Local democracy think tank, LGiU, today published an evaluation of Lambeth Council’s new approach to improving the local neighbourhood.
Instead of asking residents “do you support this proposal”, Lambeth wanted to ask residents “what would you like to see in this area?” The approach places local citizens in the driving seat and shows how Lambeth Council is seeking to put co-operative principles into practice.
The publication explores both the challenges and opportunities of this approach by considering three local projects: the Neighbourhood Enhancement Programme, Van Gogh Walk and the Loughborough Junction Plan.
The local projects vary according to geography, timescale and budget but each initiative shares the aspiration of reconfiguring the relationship between the council and local residents.
The evaluation draws together some broad, practical tips for councils similarly interested in placing a community engagement programme at the centre of council delivery:
- The vital role of the councillor can play, acting as a local champion to drive local engagement and ensure inclusion of everyone’s views.
- The importance of understanding your civic infrastructure – there’s no need to reinvent the wheel – make sure you engage with the existing social and cultural networks in your community.
- Be prepared to challenge council culture – a co-production strategy involves the council fundamentally reconceiving its role. Not everyone will necessarily believe in this idea as workable so be prepared to campaign for change.
- Get the language right – to engage with residents effectively, it is really important to think about your communications effectively and avoid using council jargon.
- Involve local stakeholders – To get the best outcomes we all need to work together. This means bringing together the different sectors and organisations from across the community – local schools, local charities, local businesses and local faith groups.
- Be prepared to take risks – taking risks anddealing with controversy is inherent in a co-production strategy. Handing over the decision-making process to the public will result in ideas you may not necessarily have even considered, but the process allows for deliberation and consideration.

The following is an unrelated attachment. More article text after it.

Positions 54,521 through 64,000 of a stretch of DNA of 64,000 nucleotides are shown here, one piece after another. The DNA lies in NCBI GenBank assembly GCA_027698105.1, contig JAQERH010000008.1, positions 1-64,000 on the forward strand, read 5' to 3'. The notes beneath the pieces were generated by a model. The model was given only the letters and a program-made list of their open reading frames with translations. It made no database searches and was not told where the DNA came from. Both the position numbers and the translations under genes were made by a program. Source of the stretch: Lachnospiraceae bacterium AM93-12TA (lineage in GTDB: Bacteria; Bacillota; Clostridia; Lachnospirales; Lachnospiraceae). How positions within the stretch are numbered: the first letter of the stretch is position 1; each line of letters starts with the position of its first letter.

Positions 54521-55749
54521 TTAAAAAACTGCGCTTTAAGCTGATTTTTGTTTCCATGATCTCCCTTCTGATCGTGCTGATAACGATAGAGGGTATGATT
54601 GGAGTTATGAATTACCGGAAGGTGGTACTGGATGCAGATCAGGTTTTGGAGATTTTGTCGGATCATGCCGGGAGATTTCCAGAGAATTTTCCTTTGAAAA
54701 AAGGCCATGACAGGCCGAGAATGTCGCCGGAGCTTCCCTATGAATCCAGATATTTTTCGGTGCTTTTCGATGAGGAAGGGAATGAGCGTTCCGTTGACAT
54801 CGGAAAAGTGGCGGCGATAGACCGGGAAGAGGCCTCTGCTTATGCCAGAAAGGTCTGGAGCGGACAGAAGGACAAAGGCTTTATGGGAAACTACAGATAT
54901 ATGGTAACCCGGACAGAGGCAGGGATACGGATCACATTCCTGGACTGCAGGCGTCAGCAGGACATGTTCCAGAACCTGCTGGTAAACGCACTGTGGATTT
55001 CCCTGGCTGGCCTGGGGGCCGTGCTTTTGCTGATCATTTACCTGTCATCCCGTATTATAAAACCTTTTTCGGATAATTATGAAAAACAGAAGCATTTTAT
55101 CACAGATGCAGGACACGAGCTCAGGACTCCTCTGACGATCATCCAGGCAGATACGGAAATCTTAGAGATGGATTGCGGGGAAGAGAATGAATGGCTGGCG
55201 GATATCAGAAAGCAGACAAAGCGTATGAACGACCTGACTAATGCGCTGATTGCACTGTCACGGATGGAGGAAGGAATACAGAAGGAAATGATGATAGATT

- Access to technical advice – access to advice and technical information will be crucial to taking these risks and trying new things.
- Be clear about the budget and the timeline – this is important not only from your own perspective for planning capacity and funds, but also to ensure conversations progress and recommendations are reasonable. However, plans also can and should be adaptable.
Commenting on the publication, Jonathan Carr-West, Chief Executive of LGiU, said:
“At a time when local government faces an unprecedented set of challenges, including severe financial pressures, an ageing population and a need to adapt to climate change, we know that radical transformation of local government is required. We know that harnessing the knowledge of residents and local networks of innovation will be critical to meet these challenges. It will be vital for the state, the private sector and voluntary sector to work creatively and collaboratively together.
“This won’t be easy, but through our evaluation of these local Lambeth projects – we can start to map out and understand what the council’s evolving role might look like: a role where the council moves away from doing things, to making things happen; a role where the council moves away from taking local decisions to one where the council acts as a catalyst for the community making its own decisions.”
Cllr Jack Hopkins, Cabinet Member for Jobs and Growth (former Cabinet Member for Safer and Stronger Communities), Lambeth Council, said:
“Being bold and trusting the public is an absolute must if local government is going to adapt and survive to the modern world, and no one can steer this course at a local level better than the local Councillor. We didn’t know that the Neighbourhood Enhancement Programme was going to work out as well as it did, but we made sure we were flexible and responsive, whilst sticking to the principles of cooperative council and ensuring people we able to work together as genuine partners.”
Notes for Editors
For press enquiries, please contact Lizzie Greenhalgh, LGiU Policy Researcher, on 0207 554 2800.
The full publication is available here: https://lgiu.org/people-shaped-places/
LGiU (Local Government Information Unit) is a think tank and membership association, with c200 local authorities and other organisations subscribing to its services. LGiU’s mission is to strengthen local democracy to put citizens in control of their own lives, communities and services. LGiU is a registered charity run by its members for its members.
LGiU works with NDPBs, NGOs, and private and voluntary sector partners, as well as councils: providing briefings on emerging national and regional policy, publishing its own policy reports and recommendations, and seeking to influence decision-makers and policy teams locally, regionally and centrally.